Polls for the 44th federal general election open today in Alberta at 7:30 a.m. and close at 7:30 p.m.
Here’s what you need to know before heading to the polls.
Where do I vote?
You can find your electoral district on Elections Canada’s website.
Am I eligible and what do I need to vote?
You must be a Canadian citizen and at least 18 years old to vote in the election.
There are three options to prove your identity and address:
- Show either your driver’s licence or another card issued by a Canadian government that shows your name, photo and address.
- Show two pieces of ID. Both must have your name and one must have your address.
- If you don’t have ID, you can vote if you declare your identity and address in writing. You must also have someone who knows you and who is assigned to your polling station vouch for you.
What pandemic measures are in place?
Alberta’s new public health measures do not affect the voting process, according to Alberta Health spokesperson Tom McMillan, but Elections Canada has pandemic measures of its own.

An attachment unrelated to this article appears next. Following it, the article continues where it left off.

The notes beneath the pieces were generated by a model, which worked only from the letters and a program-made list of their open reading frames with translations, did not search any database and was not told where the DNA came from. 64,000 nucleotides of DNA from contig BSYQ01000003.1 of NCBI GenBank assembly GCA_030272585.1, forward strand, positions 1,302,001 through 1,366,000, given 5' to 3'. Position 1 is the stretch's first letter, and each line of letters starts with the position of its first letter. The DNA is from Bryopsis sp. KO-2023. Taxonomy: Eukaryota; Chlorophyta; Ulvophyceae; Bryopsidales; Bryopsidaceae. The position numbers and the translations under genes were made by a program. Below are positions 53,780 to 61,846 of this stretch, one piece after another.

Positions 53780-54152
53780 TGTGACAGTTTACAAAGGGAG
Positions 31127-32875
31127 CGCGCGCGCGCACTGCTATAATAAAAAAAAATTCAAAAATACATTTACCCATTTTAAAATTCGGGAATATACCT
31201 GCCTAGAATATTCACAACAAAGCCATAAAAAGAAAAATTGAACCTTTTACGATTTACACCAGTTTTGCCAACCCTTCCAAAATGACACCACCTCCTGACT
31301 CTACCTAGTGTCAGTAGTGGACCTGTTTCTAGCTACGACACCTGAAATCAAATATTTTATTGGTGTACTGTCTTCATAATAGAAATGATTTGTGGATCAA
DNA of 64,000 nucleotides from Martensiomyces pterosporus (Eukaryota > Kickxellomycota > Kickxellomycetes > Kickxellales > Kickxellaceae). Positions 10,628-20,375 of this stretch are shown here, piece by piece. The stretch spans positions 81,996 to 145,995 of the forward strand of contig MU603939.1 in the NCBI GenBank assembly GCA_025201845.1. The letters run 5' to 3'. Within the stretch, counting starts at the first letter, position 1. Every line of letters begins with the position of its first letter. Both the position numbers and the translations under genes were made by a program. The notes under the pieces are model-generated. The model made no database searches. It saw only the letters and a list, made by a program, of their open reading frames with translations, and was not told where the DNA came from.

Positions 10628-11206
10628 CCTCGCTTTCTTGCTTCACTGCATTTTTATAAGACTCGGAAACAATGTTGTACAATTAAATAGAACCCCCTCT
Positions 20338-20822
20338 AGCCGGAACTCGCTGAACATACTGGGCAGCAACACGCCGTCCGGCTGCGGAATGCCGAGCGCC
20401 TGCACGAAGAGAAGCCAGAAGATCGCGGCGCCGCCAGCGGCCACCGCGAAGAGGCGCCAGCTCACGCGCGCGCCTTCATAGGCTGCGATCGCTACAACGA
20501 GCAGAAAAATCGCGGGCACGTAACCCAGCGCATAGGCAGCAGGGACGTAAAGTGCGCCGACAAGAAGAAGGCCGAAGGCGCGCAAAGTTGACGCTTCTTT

Poll workers will be wearing masks and voters will find hand sanitizer stations, physical distancing markers and plexiglass barriers at polling stations.
When you vote, you’ll receive a single-use pencil to mark your ballot, but you can also bring your own pencil or pen.
Elections Canada says voters who refuse to wear masks where they are required will be refused entry to polling stations, but people who have exemptions will be allowed inside.
Proof of vaccination is not required to vote.
How can I follow the results?
Ridings to watch
In 2019, Conservative candidates won all but one riding in Alberta, with the NDP’s Heather McPherson winning the seat in Edmonton Strathcona.
Conservative candidates won by larger margins in rural ridings during the last election. Watch for closer races in battleground Edmonton ridings like Edmonton Mill Woods and Edmonton Centre, which the Conservatives took from the Liberals in the last election.
When will results be ready?
“We may not know the results right away — especially if things are close,” said Andy Knight, a distinguished professor of political science at the University of Alberta.
Elections Canada has said that it could take two to five days to count every mail-in ballot. Slightly more than 1.2 million Canadians requested special voting kits, which can be mailed.
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